The noble Earl said: This amendment is consequential on one made in another place, which gives the authority power to give financial guarantees as well as to make grants and loans. The purpose of Clause 3(4) is to ensure that the authority's financial aid policies have the approval of the Government; and since the authority's scope for giving financial aid has been widened, this subsection should be widened similarly to bring the guarantee power as well as grants and loans within the requirement for Government approval. That is the purpose of the amendment. I beg to move.

On Question, amendment agreed to.

Clause 3, as amended, agreed to.

Schedule 1 agreed to.

Clauses 4 and 5 agreed to.

Schedule 2 agreed to.

Clauses 6 to 10 agreed to.

Clause 11 [Accounts and reports]:

The Earl of Mansfield moved Amendment. No. 5: page 8, line 2, after (" affairs ") insert (" at the end of the financial year and of the Authority's income and expenditure in the financial year ").

The noble Earl said: This amendment is made to avoid any possible doubt about the obligations placed on the authority in respect of its annual accounts. The provisions added reflect standard accounting procedures. The first words underline that the statement of accounts relates of course to the state of the authority's affairs at the end of the financial year. The rest of the amendment makes explicit that a statement of income and expenditure is required; this is the equivalent of what for a profit-making body would be its profit and loss account. I beg to move.

On Question, amendment agreed to.

Clause 11, as amended, agreed to.

Clauses 12 and 13 agreed to.

Schedule 3 [White Fish Authority and Herring Industry Board: consequential provisions]:

The Earl of Mansfield: moved Amendment No. 6: Page 40, line 13, at beginning insert ("As from the transfer date").

The noble Earl said: This amendment simply provides a date on which the new authority is to take over two functions from the White Fish Authority and the Herring Industry Board. I beg to move.

On Question, amendment agreed to.

Schedule 3, as amended, agreed to.

Clauses 14 to 23 agreed to.

Clause 24 [Penalties for offences]:

The Earl of Mansfield moved Amendment No. 7: Page 21, line 12, leave out ("fishing boat") and insert ("vessel").

The noble Earl said: It may be convenient if I speak also to Amendments Nos. 8 and 9. These three small amendments are consequential on additions made to the Bill in another place, relating to powers to license vessels that receive fish by trans-shipment. A subsidiary power was provided to disqualify owners from holding licences if certain offences were committed; and this power was written into an existing parallel disqualification in respect of licences for fishing boats. Because the disqualification provision now relates both to fishing boats and to receiving vessels the references to fishing boats elsewhere in the subparagraph should be widened to cover also receiving vessels; and this the amendment achieves. I beg to move.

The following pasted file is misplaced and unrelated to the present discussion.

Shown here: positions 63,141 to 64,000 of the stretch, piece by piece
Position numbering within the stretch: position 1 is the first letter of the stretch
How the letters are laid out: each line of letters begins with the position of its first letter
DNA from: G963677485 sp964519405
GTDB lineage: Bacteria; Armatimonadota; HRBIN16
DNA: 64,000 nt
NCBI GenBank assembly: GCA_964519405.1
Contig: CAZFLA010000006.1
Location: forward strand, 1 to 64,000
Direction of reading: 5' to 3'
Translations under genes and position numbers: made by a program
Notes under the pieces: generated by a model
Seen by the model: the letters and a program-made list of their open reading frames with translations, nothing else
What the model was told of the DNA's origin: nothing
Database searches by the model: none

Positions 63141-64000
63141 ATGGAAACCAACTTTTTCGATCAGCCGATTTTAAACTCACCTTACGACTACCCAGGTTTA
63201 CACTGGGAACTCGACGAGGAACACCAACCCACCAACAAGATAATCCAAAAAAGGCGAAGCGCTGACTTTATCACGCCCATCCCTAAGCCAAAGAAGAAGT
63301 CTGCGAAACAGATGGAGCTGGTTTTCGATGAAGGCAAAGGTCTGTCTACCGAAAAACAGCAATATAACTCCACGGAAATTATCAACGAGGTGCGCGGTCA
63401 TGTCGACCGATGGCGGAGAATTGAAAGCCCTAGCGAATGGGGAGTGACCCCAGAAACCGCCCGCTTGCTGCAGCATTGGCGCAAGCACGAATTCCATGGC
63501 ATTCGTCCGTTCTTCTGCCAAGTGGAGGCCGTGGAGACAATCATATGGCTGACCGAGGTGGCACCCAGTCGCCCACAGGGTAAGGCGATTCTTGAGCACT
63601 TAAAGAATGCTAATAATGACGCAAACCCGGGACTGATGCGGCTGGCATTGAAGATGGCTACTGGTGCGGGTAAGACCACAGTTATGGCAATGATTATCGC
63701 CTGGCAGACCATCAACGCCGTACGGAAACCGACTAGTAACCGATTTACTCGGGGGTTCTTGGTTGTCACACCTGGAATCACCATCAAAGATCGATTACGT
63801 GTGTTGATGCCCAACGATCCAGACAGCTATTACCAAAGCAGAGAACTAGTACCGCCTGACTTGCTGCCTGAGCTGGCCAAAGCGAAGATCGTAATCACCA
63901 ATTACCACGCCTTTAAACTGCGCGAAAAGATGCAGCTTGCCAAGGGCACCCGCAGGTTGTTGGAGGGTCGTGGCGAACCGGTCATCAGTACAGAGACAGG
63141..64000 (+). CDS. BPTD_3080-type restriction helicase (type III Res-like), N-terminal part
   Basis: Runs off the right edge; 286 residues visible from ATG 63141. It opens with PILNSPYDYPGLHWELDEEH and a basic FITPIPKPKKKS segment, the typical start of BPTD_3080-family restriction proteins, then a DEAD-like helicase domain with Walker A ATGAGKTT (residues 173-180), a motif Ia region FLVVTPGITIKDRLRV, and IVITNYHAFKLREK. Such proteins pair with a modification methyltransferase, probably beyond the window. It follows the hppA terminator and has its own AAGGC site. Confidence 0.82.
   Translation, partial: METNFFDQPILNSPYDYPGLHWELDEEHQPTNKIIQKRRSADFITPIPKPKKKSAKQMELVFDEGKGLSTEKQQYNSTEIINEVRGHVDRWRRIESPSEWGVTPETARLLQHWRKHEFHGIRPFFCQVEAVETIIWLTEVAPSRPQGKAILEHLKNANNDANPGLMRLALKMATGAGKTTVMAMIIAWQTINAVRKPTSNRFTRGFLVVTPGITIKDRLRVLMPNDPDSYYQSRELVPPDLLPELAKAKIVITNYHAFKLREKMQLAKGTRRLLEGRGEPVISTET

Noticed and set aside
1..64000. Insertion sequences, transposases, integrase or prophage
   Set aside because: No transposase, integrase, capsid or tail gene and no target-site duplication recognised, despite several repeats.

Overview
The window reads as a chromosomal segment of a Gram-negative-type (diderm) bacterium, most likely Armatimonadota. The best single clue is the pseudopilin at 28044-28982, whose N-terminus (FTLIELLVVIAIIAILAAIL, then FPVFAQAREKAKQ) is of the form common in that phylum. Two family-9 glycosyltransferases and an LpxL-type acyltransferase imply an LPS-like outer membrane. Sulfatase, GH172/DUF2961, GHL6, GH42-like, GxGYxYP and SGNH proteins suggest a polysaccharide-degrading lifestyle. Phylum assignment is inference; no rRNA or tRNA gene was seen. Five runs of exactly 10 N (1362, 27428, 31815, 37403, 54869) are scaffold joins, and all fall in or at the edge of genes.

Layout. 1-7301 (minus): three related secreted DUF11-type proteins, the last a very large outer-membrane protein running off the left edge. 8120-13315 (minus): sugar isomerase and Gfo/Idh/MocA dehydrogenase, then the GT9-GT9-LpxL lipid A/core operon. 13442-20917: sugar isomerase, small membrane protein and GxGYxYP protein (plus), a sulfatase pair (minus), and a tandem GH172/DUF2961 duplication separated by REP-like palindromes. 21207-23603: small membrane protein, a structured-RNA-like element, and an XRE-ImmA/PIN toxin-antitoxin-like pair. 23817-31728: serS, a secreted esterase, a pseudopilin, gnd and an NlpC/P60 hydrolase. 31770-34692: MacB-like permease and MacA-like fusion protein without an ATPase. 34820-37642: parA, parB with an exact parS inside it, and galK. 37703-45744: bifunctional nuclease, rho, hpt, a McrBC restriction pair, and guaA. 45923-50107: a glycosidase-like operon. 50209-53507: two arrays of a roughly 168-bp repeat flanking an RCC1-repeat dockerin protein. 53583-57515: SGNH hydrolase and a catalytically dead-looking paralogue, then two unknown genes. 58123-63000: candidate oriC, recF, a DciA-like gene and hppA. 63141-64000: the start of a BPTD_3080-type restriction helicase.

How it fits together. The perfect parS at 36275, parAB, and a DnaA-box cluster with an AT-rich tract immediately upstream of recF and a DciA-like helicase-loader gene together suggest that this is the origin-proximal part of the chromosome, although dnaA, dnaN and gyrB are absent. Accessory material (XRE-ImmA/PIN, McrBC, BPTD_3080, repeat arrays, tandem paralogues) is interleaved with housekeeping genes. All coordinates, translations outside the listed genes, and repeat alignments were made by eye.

On Question, amendment agreed to.

The Earl of Mansfield moved Amendment No. 8: Page 21, line 13, leave out ("boat") and insert ("vessel").

On Question, amendment agreed to.

The Earl of Mansfield moved Amendment No. 9: Page 21, line 17, leave out ("boat") and insert ("vessel").

On Question, amendment agreed to.

Clause 24, as amended, agreed to.

Clauses 25 to 29 agreed to.

Clause 30 [Enforcement of Community fishing regulations]:

4.36 p.m.

The Earl of Mansfield moved Amendment No. 10: Page 26, line 36, after ("11") insert ("12").

The noble Earl said: It may be convenient if I speak to Amendments Nos. 10 and 11 together. Clause 30 provides powers for the enforcement of Community fisheries legislation in our waters, including legislation which would follow from agreement on a common fisheries policy. In subsections (2) and (3) of the clause are subsidiary powers needed for the enforcement of the Community provisions, relating, for example, to the setting of maximum penalties for offences, and giving British sea fishery officers the powers they need to examine vessels. I am advised that the present lists of powers in subsections (2) and (3) are incomplete and that it would be of advantage in enforcing the Community law if the full range of enforcement provisions currently available to our enforcement authorities for enforcing existing United Kingdom laws should also be available to them in enforcing the Community provisions.

Section 12 of the 1967 Act is thus added to the list in subsection (2). This will mean that, as for offences against existing United Kingdom laws, where a body corporate commits an offence, an officer of the body shall be liable to prosecution if the offence was committed with his approval or consent. In respect of the offences against Community pensions covered by subsection (3), it is appropriate to give Ministers powers to draw as appropriate from the full range of the existing powers available to them under the 1967 and 1968 Acts. I beg to move.

On Question, amendment agreed to.

The Earl of Mansfield moved Amendment No. 11: Page 27, line 7, leave out from ("to") to second ("the") in line 8 and insert ("any relevant provisions of the said Act of 1967 or").

On Question, amendment agreed to.

Clause 30, as amended, agreed to.

Clause 31 [Financial assistance]:

Lord Cledwyn of Penrhos moved Amendment No. 12: Page 27, line 29, leave out from beginning to (" the ") in line 32.